What you want to project is competence and confidence. Whether I achieved that is debatable but my approach was to use a simple modern font (in tune with our other branding), neutral tan colour and a semi-transparent black shadow so that the text would remain legible no matter the background. For the text itself I chose the website address. This seemed less intrusive, less redundant and more efficient, since getting customers to your website is one of the goals of such promotion.
This raises another important point… They have to be good pictures in the first place. Any image is useful to the buyer but when you attach your name to one, the image itself can effect the perception of your business. A fancy logo atop a poor image may indicate strange priorities.
When we take a picture of a book we are doing work in order to achieve a sale. So if someone takes one of our pictures, they are exploiting our work in order to achieve a sale. Despite having sold a small number of books compared to most booksellers I too have found my pictures being reused, predominantly on eBay.
This can grate. Especially if you have invested money in photographic equipment. Furthermore it is misleading to buyers. People expect a custom image to be of the book they are buying, so not only have they have ripped you off, they’ve tricked a customer.
But how much should we care about any of this? Whilst it is true that someone has re-appropriated your work I have never seen an egregious misuse of my pictures. An eBayer onced used a composite image I’d made for the Heron Dickens. Maybe they did not have access to a camera and it wouldn’t be strange if the condition of their set was almost the same as mine, in which case not much harm was done. It helped buyers and the seller with no loss to myself.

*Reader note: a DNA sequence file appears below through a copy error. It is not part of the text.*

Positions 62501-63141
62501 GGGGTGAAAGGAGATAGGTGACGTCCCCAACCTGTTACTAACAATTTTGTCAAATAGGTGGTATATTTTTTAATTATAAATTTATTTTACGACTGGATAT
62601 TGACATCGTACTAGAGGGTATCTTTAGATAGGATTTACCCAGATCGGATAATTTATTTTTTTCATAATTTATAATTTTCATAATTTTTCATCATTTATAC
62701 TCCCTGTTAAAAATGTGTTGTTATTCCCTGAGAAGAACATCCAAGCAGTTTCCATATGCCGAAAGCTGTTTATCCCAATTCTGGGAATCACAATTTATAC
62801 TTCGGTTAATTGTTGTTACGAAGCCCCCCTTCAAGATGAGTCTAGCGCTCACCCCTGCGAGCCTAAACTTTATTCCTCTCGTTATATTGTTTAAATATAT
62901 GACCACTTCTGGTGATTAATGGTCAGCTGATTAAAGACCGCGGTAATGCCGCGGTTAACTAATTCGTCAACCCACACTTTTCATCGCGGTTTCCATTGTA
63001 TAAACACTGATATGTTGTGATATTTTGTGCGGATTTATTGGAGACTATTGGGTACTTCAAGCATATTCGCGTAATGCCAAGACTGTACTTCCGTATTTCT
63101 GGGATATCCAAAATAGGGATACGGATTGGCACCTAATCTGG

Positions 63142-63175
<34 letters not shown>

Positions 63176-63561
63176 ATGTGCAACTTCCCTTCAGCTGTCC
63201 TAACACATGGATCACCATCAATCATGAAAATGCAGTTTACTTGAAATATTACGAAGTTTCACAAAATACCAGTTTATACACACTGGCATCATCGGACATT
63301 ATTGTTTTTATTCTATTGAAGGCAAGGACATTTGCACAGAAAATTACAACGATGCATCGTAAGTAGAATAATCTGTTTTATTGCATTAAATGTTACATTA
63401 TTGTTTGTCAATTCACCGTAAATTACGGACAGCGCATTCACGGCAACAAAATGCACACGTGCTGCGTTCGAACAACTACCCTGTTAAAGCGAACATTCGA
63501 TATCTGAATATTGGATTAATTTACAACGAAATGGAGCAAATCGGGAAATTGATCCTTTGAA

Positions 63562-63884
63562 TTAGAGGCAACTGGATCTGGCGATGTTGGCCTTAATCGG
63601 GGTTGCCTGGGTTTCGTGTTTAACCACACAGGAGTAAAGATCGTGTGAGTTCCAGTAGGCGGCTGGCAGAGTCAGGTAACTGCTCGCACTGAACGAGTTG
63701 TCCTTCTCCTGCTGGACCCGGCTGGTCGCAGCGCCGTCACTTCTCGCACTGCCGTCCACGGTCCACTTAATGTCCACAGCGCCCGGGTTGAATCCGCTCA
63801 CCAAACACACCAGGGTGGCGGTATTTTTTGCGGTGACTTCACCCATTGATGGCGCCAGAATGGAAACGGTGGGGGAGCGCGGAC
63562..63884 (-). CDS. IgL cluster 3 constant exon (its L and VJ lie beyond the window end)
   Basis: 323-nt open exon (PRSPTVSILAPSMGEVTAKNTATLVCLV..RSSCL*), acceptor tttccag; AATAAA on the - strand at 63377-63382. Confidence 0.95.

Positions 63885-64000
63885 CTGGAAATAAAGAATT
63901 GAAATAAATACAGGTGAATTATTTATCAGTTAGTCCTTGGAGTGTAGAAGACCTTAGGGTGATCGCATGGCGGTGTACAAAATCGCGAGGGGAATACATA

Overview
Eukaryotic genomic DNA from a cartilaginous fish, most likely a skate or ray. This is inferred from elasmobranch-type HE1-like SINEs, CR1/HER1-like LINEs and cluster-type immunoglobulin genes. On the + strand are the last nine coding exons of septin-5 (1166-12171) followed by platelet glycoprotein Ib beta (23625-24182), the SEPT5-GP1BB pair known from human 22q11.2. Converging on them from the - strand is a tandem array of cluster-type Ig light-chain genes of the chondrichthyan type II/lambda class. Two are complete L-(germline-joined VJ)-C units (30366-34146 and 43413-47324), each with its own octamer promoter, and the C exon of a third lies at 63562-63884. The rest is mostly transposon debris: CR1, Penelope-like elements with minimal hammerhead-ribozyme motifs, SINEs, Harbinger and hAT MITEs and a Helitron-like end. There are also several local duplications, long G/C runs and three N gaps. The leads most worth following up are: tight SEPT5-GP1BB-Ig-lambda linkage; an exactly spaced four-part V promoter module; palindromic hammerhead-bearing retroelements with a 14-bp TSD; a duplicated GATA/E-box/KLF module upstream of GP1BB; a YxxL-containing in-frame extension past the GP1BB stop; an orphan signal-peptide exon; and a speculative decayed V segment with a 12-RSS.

I have yet to see an example of a bookseller at AbeBooks using another bookseller’s picture. I don’t know what the punishments are but I’m sure that they will exceed the small benefits. Similarly I have never seen an instance of a Megalister culling images from across the web and reusing them. If this sort of behavior were commonplace and without punishment then I could see the case for Watermarking your images but it isn’t.
Workflow and other issues
As mentioned, there are systems available that will allow you to automatically apply a watermark to an image. If you are working with a sufficiently advanced graphics program there will be probably be addons or macros that can help the process along.
I do a lot of manual work with my images: cropping, rotating, airbrushing anomalies in the edges of the light tent. As such it was very easy to CnP in my watermark and position it. I always felt that if you applied it automatically the watermark could obscure something in the image.
The problem here is that if you are a perfectionist but not particularly swift or savvy with your editing program, the process will become too lengthy to be worthwhile.
Space is another thing to consider. You may want to keep an unmarked version of an image; I have had frequent need of pristine images for my own website. If you have several tens of thousands of pictures, doubling that number may cause problems in terms of storage and management.
It’s not just you that may need an unmarked version of an image. AbeBooks frequently do promotions showcasing books from their listings. For practical and aesthetic reasons they will avoid any images bearing a tag. This may not be too large a concern though. Even if they cannot use your image for the promotion there’s probably others to choose from, it will still create interest in that book and send buyers your way in the end.
There are many compelling reasons to watermark your images if you can do it in a pleasing and effective way. So why did I stop? In short I did not think the benefits were sufficient to justify the time spent.